2 Kings 19:1-14
I was reminded of something this week. It was my senior year here at UNC. Presbyterian Campus Ministry was getting ready for student Sunday and I was on deck to preach. The bulletin must have just come off the printer because Bob Dunham poked his head around the corner and said “Hey – can I talk to you in my office.”
I’d never been in that office before – I know it well now, but it seemed like a big deal to be going back in to the office. We sat down and he said “So I just saw the bulletin. It turns out that the text you’re preaching on this Sunday is the very same one I chose for the week after.”
My heart rate tripled – I thought the man was going to ask me to change my Scripture with only a few days to go. Perhaps sensing my discomfort he quickly added “I think that’s fine. I wanted to ask your permission if I could preach on the same text the next week. I think it can be a good way to show the congregation that there are multiple ways to interpret the same text, but I didn’t want it to feel like I was coming in after to correct you.”
I probably muttered something like “Sure, Bob no problem….that’s not intimidating at all.”
I want to do something similar today and next Sunday. Two weeks – one text. It’s an interesting story nestled in the book of 2 Kings. The main character in the story is an Aramaean general named Naaman. The essential background here is that the Kingdom of Aram had recently conquered Israel, doubtlessly leaving no small amount of tension between the two. Listen to what God may be whispering to us through the twists and turns of this tale.
Naaman, commander of the army of the king of Aram, was a great man and in high favor with his master, because by him the Lord had given victory to Aram. The man, though a mighty warrior, suffered from leprosy. 2 Now the Arameans on one of their raids had taken a young girl captive from the land of Israel, and she served Naaman’s wife. 3 She said to her mistress, “If only my lord were with the prophet who is in Samaria! He would cure him of his leprosy.” 4 So Naaman went in and told his lord just what the girl from the land of Israel had said. 5 And the king of Aram said, “Go then, and I will send along a letter to the king of Israel.”He went, taking with him ten talents of silver, six thousand shekels of gold, and ten sets of garments. 6 He brought the letter to the king of Israel, which read, “When this letter reaches you, know that I have sent to you my servant Naaman, that you may cure him of his leprosy.” 7 When the king of Israel read the letter, he tore his clothes and said, “Am I God, to give death or life, that this man sends word to me to cure a man of his leprosy? Just look and see how he is trying to pick a quarrel with me.”8 But when Elisha the man of God heard that the king of Israel had torn his clothes, he sent a message to the king, “Why have you torn your clothes? Let him come to me, that he may learn that there is a prophet in Israel.” 9 So Naaman came with his horses and chariots, and halted at the entrance of Elisha’s house. 10 Elisha sent a messenger to him, saying, “Go, wash in the Jordan seven times, and your flesh shall be restored and you shall be clean.” 11 But Naaman became angry and went away, saying, “I thought that for me he would surely come out, and stand and call on the name of the Lord his God, and would wave his hand over the spot, and cure the leprosy! 12 Are not Abana and Pharpar, the rivers of Damascus, better than all the waters of Israel? Could I not wash in them, and be clean?” He turned and went away in a rage. 13 But his servants approached and said to him, “Father, if the prophet had commanded you to do something difficult, would you not have done it? How much more, when all he said to you was, ‘Wash, and be clean’?” 14 So he went down and immersed himself seven times in the Jordan, according to the word of the man of God; his flesh was restored like the flesh of a young boy, and he was clean.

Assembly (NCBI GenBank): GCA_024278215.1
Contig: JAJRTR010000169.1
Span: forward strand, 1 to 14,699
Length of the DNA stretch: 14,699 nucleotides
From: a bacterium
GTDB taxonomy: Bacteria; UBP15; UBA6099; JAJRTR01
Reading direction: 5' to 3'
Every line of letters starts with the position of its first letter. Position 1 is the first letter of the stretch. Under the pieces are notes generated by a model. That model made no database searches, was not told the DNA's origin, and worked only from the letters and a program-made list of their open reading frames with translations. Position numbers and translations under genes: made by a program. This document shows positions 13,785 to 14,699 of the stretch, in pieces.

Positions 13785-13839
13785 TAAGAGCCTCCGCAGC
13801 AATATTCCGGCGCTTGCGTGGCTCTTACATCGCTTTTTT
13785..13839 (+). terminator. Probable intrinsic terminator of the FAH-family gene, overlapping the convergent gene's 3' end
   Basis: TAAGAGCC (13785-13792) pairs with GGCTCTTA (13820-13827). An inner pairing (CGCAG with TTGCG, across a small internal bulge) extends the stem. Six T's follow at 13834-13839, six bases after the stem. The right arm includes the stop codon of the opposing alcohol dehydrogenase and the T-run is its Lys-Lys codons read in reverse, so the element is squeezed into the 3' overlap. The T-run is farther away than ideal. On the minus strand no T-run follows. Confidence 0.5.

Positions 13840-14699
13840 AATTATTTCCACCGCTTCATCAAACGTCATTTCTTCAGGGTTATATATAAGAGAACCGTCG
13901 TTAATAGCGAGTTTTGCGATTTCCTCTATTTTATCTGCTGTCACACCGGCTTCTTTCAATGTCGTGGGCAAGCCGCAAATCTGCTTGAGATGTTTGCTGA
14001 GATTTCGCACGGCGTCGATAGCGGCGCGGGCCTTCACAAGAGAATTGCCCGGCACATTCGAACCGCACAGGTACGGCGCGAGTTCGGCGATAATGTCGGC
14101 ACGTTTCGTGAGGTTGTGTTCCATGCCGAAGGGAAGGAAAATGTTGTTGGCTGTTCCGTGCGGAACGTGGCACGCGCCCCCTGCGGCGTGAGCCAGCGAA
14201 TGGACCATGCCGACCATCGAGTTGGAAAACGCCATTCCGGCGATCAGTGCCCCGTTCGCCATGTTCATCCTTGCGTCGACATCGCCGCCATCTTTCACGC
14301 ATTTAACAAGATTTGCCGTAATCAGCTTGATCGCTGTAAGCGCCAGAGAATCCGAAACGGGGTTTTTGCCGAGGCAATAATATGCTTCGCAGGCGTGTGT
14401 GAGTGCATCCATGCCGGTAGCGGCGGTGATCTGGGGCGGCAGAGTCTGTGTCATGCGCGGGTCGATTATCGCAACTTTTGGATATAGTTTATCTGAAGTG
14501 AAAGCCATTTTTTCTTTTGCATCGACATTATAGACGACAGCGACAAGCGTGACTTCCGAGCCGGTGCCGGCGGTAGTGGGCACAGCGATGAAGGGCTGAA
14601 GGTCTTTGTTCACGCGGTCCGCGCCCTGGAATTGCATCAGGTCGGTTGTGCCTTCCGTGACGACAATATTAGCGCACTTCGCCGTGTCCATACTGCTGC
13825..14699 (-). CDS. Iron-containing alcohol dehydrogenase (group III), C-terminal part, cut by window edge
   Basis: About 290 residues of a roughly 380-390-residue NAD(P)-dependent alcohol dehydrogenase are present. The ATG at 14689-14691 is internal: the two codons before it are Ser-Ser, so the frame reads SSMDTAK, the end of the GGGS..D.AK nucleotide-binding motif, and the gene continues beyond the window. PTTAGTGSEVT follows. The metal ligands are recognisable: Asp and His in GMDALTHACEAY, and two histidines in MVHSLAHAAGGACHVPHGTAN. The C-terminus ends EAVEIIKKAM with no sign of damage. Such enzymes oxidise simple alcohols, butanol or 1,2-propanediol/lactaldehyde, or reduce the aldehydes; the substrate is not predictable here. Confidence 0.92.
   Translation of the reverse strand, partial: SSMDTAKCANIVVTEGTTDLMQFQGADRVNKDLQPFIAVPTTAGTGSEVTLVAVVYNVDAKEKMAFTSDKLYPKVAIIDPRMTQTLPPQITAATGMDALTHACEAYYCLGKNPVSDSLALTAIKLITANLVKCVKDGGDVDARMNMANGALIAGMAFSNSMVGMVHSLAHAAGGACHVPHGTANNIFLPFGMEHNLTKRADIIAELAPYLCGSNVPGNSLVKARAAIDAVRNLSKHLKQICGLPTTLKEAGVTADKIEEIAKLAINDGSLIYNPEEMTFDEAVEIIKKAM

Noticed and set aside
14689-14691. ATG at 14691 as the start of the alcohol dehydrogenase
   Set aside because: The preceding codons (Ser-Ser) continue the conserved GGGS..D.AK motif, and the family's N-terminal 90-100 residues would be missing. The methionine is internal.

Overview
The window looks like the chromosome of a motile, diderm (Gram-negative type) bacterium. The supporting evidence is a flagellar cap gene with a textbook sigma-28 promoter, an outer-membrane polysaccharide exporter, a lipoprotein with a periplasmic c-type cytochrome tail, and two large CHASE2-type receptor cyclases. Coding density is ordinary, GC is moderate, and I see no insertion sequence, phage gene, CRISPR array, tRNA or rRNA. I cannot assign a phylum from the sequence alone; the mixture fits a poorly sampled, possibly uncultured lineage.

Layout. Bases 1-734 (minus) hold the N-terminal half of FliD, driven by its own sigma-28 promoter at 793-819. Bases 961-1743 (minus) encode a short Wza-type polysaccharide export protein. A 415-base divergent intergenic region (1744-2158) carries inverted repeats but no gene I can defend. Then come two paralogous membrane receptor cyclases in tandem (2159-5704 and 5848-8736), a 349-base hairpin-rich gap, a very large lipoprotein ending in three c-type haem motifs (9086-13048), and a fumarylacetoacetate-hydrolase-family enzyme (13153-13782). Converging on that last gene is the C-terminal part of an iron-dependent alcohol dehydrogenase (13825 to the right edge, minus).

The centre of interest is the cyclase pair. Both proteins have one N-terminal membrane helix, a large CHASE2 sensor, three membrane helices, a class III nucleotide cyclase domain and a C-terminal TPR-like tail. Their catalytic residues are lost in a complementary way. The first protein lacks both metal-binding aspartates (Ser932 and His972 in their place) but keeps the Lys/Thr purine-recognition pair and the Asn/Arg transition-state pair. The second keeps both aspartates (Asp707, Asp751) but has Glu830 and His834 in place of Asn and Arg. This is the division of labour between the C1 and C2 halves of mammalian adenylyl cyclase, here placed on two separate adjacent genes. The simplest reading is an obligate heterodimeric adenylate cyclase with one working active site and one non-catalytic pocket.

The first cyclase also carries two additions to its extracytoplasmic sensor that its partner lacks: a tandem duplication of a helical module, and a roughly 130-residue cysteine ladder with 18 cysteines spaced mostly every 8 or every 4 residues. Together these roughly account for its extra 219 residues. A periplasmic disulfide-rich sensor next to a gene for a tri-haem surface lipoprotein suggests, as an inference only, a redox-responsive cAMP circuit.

The first Church Meg and I served was Village Presbyterian in Prairie Village, Kansas. As a suburb of Kansas City, that put us just 40 miles east of Lawrence and The University of Kansas. Suffice it to say, we were surrounded by Jayhawks.
We moved there in 2006. Roy Williams had just left Kansas a few years prior – and as you know he almost instantly won a national title with the Heels, a distinction that eluded him many a time at Kansas. It would be an understatement to say that there were some sore feelings about that. We’d be out in public and run in to some Church members. They’d introduce us to their friends: “This is Meg and Jarrett, they’re pastors at our Church. They’re Tarheels, but we like them anyway.”
We accepted our lot, living in our Midwestern exile – strangers in a strange land – with time it all settled out. But then the 2008 tournament happened. Carolina made an impressive run that year. So did Kansas. We met in the Final Four. Yeah, you know where this is going.
That Saturday evening, it would be safe to say that the Jayhawks absolutely annihilated the Tarheels. They were up as much as 28 points at one point. Now – if that was a painful game for some of you …just imagine watching that game, not only in an ocean of Kansas Crimson and Blue but also – as fate would have it – with YOUR SEMINARY PRESIDENT SITTING RIGHT NEXT TO YOU THE WHOLE TIME!
That’s right – Dr. Brian Blount who preached at our Installation – he was a visiting scholar at the church that weekend. He was cheering for the heels, but still….there were so many words I wanted to say that night but couldn’t…and not just “Daggum” either.
Well, we sheepishly reported to worship the next day. Meg was first up to begin the service and had prepared some gracious words – something along the lines of “Well, I’m sad today, but this is still the day the Lord has made so let us rejoice and be glad in it.”
Well wouldn’t you know, she didn’t get any further than “Well, I’m sad today…” before the whole congregation burst forth in cheers.
CHEERS! At our expense!
It’s not easy being the vanquished one.
This Story about Naaman takes place along that fault line between the conquered and the conqueror.
Naaman is identified as the commander of Aram’s military. He was responsible for defeating Israel not too many years earlier. What’s more is that King Ahab of Israel was killed in battle at the hand of Naaman’s soldiers.